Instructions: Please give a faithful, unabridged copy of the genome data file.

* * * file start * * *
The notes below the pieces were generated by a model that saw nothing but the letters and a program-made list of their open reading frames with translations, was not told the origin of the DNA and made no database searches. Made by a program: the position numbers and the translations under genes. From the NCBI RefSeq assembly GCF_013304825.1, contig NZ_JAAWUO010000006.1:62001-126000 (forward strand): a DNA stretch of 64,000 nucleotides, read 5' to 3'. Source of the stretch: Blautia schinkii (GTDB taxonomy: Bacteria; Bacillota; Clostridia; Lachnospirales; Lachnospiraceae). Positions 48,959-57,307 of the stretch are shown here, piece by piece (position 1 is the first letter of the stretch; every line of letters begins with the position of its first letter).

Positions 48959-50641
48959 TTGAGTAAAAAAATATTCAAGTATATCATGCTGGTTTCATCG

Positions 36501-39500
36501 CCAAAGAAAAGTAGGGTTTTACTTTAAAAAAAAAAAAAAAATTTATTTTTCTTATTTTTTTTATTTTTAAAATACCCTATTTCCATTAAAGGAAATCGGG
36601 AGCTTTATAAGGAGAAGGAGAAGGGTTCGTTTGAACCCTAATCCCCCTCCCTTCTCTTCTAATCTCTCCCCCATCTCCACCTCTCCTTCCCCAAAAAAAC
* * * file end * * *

The notes below the pieces were generated by a model that saw nothing but the letters and a program-made list of their open reading frames with translations, was not told the origin of the DNA and made no database searches. Made by a program: the position numbers and the translations under genes. From the NCBI RefSeq assembly GCF_013304825.1, contig NZ_JAAWUO010000006.1:62001-126000 (forward strand): a DNA stretch of 64,000 nucleotides, read 5' to 3'. Source of the stretch: Blautia schinkii (GTDB taxonomy: Bacteria; Bacillota; Clostridia; Lachnospirales; Lachnospiraceae). Positions 48,959-57,307 of the stretch are shown here, piece by piece (position 1 is the first letter of the stretch; every line of letters begins with the position of its first letter).

Positions 48959-50641
48959 TTGAGTAAAAAAATATTCAAGTATATCATGCTGGTTTCATCG

Positions 36501-39500
36501 CCAAAGAAAAGTAGGGTTTTACTTTAAAAAAAAAAAAAAAATTTATTTTTCTTATTTTTTTTATTTTTAAAATACCCTATTTCCATTAAAGGAAATCGGG
36601 AGCTTTATAAGGAGAAGGAGAAGGGTTCGTTTGAACCCTAATCCCCCTCCCTTCTCTTCTAATCTCTCCCCCATCTCCACCTCTCCTTCCCCAAAAAAAC